Southampton surgeons help develop liver cancer programme in Caribbean

NeilPearceliversurgeryCaribbean

A group of liver specialists based at Southampton’s university hospitals have developed a pioneering cancer surgery programme in the Caribbean.

Consultant surgeons Neil Pearce, Mo Abu Hilal and a team of practitioners have developed a radical project that encompasses highly-advanced laparoscopic (keyhole) surgery for liver cancer patients in Trinidad and Tobago and the southern Caribbean.

Last month, the team of UK and local oncologists and radiologists carried out their first laparoscopic operation under the new programme at West Shore Medical Centre in Port of Spain.

Mr Pearce has worked closely alongside local specialist surgeons Dr Adrian Indar and Dr Celestin Ragoonanan to revolutionise liver cancer surgery and treatment in the country, sourcing top-of-the-range equipment from both the US and the UK.

“This type of surgery, in combination with better oncology management and more timely chemotherapy, will give people in Trinidad a whole new outlook on liver cancer,” said Mr Pearce, based at Southampton General Hospital.

“Until now, liver surgery has not been offered routinely in Trinidad or the Caribbean, meaning patients would have to travel and face time away from their family and friends at a very sensitive time - or miss out on surgery altogether.”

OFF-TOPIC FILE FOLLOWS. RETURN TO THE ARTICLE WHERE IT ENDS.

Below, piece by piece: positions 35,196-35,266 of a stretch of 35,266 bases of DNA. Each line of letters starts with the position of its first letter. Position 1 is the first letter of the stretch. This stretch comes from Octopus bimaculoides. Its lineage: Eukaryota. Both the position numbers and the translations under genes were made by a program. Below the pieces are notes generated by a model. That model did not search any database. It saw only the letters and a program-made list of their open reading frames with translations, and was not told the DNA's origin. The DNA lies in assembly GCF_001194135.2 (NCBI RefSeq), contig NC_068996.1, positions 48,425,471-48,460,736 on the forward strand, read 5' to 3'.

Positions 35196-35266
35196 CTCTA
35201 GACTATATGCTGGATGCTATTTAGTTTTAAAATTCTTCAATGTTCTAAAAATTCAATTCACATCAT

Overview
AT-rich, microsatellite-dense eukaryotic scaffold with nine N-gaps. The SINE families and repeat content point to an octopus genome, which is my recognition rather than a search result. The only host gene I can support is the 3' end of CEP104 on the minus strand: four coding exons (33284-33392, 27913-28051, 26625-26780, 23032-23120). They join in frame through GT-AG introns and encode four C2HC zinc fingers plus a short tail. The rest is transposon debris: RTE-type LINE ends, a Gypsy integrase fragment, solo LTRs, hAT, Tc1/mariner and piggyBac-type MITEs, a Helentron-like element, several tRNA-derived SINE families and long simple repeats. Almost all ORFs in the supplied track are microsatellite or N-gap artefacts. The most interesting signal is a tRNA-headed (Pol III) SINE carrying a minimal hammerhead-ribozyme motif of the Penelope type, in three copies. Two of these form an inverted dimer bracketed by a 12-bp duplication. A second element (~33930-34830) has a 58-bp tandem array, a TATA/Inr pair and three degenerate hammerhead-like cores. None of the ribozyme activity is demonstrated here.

Mr Pearce  said the  tailored approach offered to each patient was the key factor in the new programme.

“By creating closer ties between all the relevant healthcare bodies and sourcing referrals from local specialists, every patient seen under the programme will be treated uniquely to meet their needs,” he said.

The project involves in-depth analysis of every patient  to ensure they receive surgery or treatment specific to their condition, their cancer and their physical wellbeing.

Mr Pearce, Mr Abu Hilal and four other UK surgeons each make one or two trips to Trinidad per year out of their annual leave entitlement to carry out procedures and clinical appointments, as well as running training courses for local doctors.

Posted on Wednesday 6 May 2009